Cool's letter, which contains other allegations of improper conduct by sheriff's officials, was placed into court records last week by a Maricopa County judge over the objections of Sheriff Joe Arpaio's attorney, who wanted it kept secret.
On April 27, Cool, a detention officer in Madison Street Jail, submitted a six-page letter to Romley containing several allegations about Hendershott's order to create the false memo, Hendershott's involvement with posse money, and Arpaio's intention to "fuck" Romley. Cool asked for protection under the state's whistle-blower statutes.
Romley forwarded the letter to U.S. Attorney Jose de Jesus Rivera, who is currently overseeing multiple federal investigations of the sheriff's office, and to Maricopa County Superior Court where a lawsuit involving sheriff's office records was heard.
Cool's letter was made public as part of a 1997 New Times lawsuit against Arpaio. The newspaper has been seeking public records from the sheriff's office about money collected and spent by the Posse Foundation for pink-underwear sales. The sheriff's office has declined to produce any accounting of the money, saying it had no involvement with posse money generated through pink-underwear sales.
But Cool's letter disputes that. He says he participated in audits of pink-underwear inventories while on duty as a detention officer working in Hendershott's enforcement-support bureau, and that he was responsible for maintaining receipts and delivery orders for the underwear. Cool also says Hendershott ordered supplies of the underwear without the Posse Foundation's knowledge or permission.
Romley, in a letter to the court, said he was passing Cool's allegations on because he believed they were relevant to the New Times lawsuit.
However, more potentially damaging to Hendershott is Cool's claim that the director ordered him to write the false memo. "He wanted me to create a legal form, that would falsely accuse Tom Bearup of illegal activity," Cool writes.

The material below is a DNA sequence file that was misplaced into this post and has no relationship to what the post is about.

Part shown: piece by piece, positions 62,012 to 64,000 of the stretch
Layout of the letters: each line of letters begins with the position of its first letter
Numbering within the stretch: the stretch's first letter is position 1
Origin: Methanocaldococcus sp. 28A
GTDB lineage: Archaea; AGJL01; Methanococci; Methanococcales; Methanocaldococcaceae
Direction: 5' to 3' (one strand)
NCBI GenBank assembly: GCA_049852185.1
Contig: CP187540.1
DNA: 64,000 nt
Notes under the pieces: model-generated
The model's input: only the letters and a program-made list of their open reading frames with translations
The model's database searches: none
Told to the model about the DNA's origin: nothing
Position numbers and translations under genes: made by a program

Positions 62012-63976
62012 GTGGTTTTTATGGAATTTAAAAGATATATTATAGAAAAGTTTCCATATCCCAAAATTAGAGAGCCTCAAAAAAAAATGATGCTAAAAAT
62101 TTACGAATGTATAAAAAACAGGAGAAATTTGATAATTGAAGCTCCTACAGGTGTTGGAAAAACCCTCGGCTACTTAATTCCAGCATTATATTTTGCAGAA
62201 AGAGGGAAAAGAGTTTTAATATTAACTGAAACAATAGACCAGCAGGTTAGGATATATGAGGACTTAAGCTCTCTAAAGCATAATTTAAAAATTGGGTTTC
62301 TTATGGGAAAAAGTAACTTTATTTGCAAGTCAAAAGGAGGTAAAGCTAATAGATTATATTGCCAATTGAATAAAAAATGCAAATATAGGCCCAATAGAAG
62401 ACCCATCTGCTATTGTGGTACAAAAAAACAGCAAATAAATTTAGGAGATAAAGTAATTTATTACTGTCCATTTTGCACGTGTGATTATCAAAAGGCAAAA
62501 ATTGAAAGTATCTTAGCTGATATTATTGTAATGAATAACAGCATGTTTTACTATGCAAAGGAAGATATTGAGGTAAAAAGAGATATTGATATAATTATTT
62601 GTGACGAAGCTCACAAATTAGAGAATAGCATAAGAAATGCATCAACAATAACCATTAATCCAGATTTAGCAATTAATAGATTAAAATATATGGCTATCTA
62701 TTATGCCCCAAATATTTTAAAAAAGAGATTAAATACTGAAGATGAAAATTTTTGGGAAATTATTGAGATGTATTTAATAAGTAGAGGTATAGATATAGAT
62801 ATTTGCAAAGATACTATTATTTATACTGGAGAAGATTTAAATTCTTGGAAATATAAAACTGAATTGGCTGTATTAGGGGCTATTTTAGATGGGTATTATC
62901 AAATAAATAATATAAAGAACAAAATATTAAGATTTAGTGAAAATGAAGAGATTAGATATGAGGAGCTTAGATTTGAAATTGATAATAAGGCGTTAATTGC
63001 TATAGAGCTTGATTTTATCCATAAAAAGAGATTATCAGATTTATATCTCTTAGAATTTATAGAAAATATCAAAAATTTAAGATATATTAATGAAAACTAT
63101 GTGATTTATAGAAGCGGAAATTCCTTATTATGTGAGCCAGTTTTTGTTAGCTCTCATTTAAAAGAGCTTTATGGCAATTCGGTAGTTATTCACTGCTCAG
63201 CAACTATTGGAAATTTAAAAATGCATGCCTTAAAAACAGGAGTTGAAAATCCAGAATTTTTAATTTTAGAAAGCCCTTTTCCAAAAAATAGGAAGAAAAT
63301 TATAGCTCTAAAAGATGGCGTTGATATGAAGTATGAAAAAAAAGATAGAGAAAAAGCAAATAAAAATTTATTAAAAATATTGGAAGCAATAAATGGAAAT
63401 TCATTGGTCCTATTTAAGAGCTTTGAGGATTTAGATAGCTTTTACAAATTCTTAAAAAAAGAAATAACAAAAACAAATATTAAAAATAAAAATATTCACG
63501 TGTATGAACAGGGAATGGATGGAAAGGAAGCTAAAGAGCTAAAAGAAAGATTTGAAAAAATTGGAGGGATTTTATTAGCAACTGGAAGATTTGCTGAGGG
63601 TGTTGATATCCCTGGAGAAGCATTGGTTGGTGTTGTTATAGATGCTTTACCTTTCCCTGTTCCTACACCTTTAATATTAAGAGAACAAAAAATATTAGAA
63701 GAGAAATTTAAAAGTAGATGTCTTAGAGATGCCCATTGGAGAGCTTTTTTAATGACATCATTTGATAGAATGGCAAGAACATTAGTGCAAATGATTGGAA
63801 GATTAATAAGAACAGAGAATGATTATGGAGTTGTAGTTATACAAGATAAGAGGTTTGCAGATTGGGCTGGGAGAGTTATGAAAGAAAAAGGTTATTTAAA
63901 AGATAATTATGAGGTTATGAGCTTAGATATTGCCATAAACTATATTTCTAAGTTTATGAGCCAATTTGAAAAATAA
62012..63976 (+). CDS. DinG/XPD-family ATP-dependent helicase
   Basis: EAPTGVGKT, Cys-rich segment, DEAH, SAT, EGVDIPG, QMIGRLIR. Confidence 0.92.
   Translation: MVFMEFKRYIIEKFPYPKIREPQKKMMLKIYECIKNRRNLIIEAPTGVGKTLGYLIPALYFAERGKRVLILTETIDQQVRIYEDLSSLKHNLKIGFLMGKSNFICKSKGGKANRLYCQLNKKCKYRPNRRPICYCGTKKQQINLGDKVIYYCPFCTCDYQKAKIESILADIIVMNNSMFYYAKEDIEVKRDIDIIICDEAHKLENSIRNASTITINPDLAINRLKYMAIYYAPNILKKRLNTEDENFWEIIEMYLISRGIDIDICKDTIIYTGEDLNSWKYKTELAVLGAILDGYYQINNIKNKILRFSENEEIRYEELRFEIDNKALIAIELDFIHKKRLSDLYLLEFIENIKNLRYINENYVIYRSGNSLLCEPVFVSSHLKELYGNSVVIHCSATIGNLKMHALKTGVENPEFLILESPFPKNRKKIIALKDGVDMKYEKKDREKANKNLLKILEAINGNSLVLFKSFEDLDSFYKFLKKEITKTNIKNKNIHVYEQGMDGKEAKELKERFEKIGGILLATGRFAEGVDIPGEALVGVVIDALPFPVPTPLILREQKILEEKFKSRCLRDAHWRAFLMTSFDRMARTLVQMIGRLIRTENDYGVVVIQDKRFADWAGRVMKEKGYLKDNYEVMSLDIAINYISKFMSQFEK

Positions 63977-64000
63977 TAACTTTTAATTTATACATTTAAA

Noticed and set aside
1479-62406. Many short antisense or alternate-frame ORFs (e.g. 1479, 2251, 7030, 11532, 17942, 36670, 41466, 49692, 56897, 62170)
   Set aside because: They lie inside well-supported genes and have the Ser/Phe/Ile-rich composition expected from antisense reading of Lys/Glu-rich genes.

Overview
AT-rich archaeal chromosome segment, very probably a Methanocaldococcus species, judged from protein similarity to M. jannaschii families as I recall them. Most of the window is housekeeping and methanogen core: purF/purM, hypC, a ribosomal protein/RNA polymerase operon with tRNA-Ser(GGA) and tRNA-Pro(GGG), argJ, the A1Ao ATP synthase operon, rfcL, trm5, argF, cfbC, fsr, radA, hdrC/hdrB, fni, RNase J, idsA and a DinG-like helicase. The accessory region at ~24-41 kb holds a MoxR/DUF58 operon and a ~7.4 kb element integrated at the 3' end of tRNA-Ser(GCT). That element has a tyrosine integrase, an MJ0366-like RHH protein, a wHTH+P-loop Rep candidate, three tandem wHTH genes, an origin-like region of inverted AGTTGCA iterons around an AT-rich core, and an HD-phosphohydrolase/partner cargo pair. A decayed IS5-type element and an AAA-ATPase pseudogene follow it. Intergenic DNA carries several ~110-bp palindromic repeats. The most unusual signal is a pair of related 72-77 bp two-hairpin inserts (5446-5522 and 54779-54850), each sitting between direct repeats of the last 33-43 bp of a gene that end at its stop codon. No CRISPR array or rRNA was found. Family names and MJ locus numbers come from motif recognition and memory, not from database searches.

Hendershott attended a court hearing Friday morning during which lawyers representing Arpaio and the Posse Foundation argued to keep Cool's letter under seal. That effort failed.
Later that day, Cool received a letter informing him that the sheriff's office intends to terminate him, says Ken Gerberry, who, as secretary-treasurer of the Maricopa County Deputies Association, represents Cool.
Cool will receive a formal hearing regarding his termination this Friday, but Gerberry doubts that Cool will receive fair treatment.
The hearing's presiding officer, Gerberry says, will be director David Hendershott.
In 1997, Cool was a member of Hendershott's "enforcement support" bureau, which oversaw Arpaio's massive expansion of the citizen posses and their fund-raising activities.
The Posse Foundation and the sheriff's office were being asked to account for hundreds of thousands of dollars in seemingly missing pink-underwear money.
Cool tells Romley that the sheriff's office was well aware of the concerns. "And at one point, Lt. [Frank] Munnell said that Director Hendershott ordered many hundreds of pair without the consent of the Foundation. . . . I remember that the board was upset that they had not been consulted prior to the order being placed by the Director."
That same summer, New Times sued Sheriff Joe Arpaio, seeking records of the money raised by the pink-underwear sales.
But sheriff's officials contended that the sheriff's office itself had nothing to do with the distribution, sales and accounting of the underwear. Not only were the posses solely responsible for that work, Arpaio argued, but he also claimed that the posses were independent from the sheriff's office. As nonprofit organizations, and not governmental bodies, the posses weren't subject to the state's public records law, Arpaio's attorneys insisted. The court agreed.
But Cool's letter suggests that the sheriff's office wasn't truthful.
Cool says he and another deputy were ordered by Lieutenant Munnell, an aide to Hendershott, to audit the "scattered inventory" of underwear in 1997, a job that he estimates cost taxpayers $1,600.
Cool was also asked to "control the distribution, marketing and billing" of underwear to the county's 7-11 stores.
In court, however, Munnell and Hendershott claimed that the sheriff's office was not involved in moving the product or accounting for the underwear.
Romley writes in his memo to the court that, on the advice of the chairman of his ethics committee, Dick Mesh, he decided to pass Cool's letter on to the court.
"I have an obligation to turn this information over to the court of record that handled the public records' lawsuit brought by the New Times against the Maricopa County Sheriff's Office," Romley wrote in a confidential memo to Superior Court Judge John Foreman.